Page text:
Notice of Valuation
An official document notifying the owner of the proposed actual and/or assessed valuation. Notices of Valuations are required to be mailed on or before May 1st of each year.
Consists of every kind of property that is not real property. It is a usually movable property without damage to itself or real estate. Personal property is typically divided into tangible and intangible. In Colorado it usually refers to movable items not permanently affixed to, or part of, the real estate and is commonly known as “personalty” or “chattels.” See Personal Property
Consists of the interests, benefits, and rights inherent in the ownership of land plus anything permanently attached to the land or legally defined as immovable. It is also considered as “real estate” which commonly includes land and any improvements. Often referred to as “realty.”
See “Ad Valorem Taxation”
Land and improvements to the land.
Refers to the interest, benefits, and rights inherent in the ownership of the physical real estate.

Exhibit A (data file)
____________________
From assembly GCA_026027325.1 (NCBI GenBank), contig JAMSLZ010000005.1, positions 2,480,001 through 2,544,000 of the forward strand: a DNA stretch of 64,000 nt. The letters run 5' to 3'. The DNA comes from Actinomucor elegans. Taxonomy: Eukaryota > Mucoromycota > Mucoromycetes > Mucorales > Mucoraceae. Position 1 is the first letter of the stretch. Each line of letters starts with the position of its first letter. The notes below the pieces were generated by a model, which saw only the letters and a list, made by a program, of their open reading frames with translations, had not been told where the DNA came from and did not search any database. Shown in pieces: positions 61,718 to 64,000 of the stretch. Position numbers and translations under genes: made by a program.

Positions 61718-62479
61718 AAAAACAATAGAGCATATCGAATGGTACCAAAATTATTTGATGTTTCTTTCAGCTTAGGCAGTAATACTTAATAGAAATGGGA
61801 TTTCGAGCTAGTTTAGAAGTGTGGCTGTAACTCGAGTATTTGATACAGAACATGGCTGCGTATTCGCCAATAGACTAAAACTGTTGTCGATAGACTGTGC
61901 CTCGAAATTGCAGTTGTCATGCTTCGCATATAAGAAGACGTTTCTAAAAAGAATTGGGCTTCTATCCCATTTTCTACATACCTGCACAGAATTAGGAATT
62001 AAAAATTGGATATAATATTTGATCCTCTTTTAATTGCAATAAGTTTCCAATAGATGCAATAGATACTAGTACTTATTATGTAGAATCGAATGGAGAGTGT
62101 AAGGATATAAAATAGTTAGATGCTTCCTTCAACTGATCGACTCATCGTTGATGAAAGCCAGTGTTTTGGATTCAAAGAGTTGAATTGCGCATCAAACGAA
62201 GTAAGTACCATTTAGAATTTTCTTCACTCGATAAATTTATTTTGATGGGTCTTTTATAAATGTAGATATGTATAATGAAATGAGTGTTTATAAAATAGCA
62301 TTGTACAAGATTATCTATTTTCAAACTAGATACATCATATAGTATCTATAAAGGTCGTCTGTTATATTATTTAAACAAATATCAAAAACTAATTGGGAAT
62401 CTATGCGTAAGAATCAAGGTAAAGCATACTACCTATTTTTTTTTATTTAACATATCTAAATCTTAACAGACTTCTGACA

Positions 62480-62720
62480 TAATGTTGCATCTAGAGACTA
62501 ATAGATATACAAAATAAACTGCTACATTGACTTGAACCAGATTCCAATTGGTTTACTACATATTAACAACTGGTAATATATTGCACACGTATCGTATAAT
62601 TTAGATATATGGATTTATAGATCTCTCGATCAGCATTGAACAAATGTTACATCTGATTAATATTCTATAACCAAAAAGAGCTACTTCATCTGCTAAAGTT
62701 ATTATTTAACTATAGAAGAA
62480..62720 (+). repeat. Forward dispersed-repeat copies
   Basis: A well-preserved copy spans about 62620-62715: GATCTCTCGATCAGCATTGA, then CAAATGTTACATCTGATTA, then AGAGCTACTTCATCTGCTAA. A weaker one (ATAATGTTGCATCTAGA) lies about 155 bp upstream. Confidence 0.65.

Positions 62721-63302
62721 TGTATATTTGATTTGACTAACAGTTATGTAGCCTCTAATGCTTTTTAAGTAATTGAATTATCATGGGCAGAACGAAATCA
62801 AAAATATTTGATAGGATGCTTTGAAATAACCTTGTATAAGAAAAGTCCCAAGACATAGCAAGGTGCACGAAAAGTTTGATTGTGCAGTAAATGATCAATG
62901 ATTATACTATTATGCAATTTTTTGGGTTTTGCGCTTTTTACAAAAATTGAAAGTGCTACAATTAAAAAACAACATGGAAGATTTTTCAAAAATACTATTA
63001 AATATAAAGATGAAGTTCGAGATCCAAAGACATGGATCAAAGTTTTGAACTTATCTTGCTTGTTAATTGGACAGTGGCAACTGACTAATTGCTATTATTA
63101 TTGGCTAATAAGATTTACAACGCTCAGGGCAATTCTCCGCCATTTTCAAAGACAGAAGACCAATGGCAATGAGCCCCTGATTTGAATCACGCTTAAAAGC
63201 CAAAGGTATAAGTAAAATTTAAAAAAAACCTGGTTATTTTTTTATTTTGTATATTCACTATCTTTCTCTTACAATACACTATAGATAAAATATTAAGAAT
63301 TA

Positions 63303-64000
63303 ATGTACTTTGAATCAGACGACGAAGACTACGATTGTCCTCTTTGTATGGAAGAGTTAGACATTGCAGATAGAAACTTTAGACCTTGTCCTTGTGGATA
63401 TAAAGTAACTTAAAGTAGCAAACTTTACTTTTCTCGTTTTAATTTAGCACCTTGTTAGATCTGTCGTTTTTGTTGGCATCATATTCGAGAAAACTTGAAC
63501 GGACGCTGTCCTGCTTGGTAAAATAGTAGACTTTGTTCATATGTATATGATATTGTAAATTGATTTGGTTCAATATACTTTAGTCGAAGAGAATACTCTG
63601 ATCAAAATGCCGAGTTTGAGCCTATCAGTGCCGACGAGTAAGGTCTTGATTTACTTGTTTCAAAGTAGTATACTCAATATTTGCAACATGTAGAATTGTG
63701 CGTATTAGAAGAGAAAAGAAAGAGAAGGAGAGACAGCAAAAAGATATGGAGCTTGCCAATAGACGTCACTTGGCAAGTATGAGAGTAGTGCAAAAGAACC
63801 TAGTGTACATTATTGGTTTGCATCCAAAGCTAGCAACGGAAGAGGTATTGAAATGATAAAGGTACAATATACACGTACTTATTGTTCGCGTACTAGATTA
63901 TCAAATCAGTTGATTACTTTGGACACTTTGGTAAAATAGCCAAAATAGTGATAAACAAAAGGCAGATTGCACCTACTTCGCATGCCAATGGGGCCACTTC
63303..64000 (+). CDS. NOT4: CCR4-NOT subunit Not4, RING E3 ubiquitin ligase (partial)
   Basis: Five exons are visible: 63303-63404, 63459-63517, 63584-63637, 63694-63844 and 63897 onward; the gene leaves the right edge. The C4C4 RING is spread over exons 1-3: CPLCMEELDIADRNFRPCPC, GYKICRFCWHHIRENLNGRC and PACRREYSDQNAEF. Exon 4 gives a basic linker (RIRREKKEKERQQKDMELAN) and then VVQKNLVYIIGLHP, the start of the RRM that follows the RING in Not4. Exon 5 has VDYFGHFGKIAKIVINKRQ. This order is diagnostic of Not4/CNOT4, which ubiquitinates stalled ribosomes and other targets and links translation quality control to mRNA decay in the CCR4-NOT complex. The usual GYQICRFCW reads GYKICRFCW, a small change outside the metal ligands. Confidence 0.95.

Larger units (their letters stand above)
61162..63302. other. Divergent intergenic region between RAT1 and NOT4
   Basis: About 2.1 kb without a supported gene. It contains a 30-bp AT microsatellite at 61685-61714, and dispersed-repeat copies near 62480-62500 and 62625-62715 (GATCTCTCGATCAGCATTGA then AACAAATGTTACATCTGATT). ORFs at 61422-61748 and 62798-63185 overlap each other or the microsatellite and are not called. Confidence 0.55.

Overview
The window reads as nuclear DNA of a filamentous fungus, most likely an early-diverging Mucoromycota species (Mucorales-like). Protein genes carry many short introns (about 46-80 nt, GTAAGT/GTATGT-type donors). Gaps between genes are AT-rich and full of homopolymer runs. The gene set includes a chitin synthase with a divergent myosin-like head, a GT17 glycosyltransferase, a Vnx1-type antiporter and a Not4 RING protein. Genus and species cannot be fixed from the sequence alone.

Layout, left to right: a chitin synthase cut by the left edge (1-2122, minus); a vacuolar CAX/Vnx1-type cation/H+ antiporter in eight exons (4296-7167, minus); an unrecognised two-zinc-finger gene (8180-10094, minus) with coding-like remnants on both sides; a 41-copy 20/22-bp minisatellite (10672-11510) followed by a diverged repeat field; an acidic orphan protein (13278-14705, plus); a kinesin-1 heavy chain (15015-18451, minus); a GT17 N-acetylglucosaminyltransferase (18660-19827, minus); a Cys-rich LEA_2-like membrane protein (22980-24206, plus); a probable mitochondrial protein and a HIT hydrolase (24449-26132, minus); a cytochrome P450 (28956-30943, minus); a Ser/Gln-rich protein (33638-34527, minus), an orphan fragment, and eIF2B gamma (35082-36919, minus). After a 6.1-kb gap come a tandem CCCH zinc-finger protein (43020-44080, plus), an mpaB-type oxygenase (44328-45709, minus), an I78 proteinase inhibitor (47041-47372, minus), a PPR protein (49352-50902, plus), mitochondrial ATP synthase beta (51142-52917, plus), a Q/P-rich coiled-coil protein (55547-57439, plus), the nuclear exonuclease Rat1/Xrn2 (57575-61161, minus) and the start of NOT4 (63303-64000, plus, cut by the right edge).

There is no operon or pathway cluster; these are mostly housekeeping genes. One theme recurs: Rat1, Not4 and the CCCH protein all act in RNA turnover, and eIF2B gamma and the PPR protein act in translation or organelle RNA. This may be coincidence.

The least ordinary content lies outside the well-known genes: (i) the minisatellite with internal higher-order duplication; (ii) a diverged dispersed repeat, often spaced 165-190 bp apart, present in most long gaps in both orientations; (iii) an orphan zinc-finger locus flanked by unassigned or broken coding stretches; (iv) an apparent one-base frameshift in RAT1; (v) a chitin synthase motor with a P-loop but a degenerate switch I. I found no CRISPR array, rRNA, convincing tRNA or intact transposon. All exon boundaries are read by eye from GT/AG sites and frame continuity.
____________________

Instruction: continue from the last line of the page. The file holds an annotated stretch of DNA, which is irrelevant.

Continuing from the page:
A term used in Colorado which refers to the mandatory year in which all property must be valued or reappraised for property tax purposes. Reappraisal years occur during each odd calendar year.
Direct charges which are against the property, but not included in the Assessor’s valuation. For example, street improvement, curb, and gutter, sewer, etc.
Total assessed value in a given tax district or taxing authority.
The rate in dollars which when applied to each $1,000 of assessed value will give the tax amount. Rates vary from one district to another depending on the tax base and the needs of the people in that district or jurisdiction.
Tax Warrant or Tax Roll
A compilation or summary of all taxable real and personal property and its value. The tax roll typically includes name, address, legal, assessed values, levy, and other pertinent information.
Most governmental jurisdictions or taxing authorities operate on a calendar year basis. The calendar year begins January 1 and ends December 31 of each year.
Uniform Standards of Professional Appraisal Practice. The annual publication of the Appraisal Standards Board of The Appraisal Foundation: “These standards deal with the procedures to be followed in performing an appraisal, review or consulting service and the manner in which an appraisal, review or consulting service is communicated STANDARD 6 sets forth criteria for the development and reporting of mass appraisals for ad valorem tax purposes or any other universe of properties.”